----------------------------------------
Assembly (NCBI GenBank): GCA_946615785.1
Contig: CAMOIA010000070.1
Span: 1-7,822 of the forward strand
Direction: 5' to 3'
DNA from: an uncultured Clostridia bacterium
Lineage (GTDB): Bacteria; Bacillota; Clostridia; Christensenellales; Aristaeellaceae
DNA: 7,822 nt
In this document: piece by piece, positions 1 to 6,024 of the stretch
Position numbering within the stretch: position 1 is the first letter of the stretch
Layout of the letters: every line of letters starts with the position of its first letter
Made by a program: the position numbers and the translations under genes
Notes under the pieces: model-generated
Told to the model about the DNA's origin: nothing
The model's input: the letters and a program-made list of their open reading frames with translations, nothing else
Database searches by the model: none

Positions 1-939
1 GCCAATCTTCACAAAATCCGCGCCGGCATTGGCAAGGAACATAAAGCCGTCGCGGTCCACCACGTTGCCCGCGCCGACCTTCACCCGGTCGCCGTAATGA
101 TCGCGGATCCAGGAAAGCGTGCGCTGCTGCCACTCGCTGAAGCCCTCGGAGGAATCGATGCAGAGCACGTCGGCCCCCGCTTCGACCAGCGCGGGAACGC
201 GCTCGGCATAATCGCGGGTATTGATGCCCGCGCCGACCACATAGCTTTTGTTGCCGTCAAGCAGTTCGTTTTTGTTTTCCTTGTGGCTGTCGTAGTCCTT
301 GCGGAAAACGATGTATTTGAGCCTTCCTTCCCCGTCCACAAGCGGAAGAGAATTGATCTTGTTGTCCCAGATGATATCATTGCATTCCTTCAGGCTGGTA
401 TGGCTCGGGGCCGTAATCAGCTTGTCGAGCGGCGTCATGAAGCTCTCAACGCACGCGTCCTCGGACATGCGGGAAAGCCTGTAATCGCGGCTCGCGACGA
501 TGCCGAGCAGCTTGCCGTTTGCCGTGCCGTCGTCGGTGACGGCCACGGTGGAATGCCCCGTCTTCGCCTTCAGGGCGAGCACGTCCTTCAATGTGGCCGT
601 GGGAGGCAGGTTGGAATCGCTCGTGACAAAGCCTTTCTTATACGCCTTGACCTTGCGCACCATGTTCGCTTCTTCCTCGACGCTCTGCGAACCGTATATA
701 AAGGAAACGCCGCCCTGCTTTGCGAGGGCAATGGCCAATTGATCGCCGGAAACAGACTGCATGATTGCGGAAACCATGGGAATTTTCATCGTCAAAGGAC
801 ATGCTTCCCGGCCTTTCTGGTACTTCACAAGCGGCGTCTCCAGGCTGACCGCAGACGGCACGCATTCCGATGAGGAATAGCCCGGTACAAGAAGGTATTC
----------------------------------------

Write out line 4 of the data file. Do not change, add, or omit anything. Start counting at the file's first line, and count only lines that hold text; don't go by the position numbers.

Direction: 5' to 3'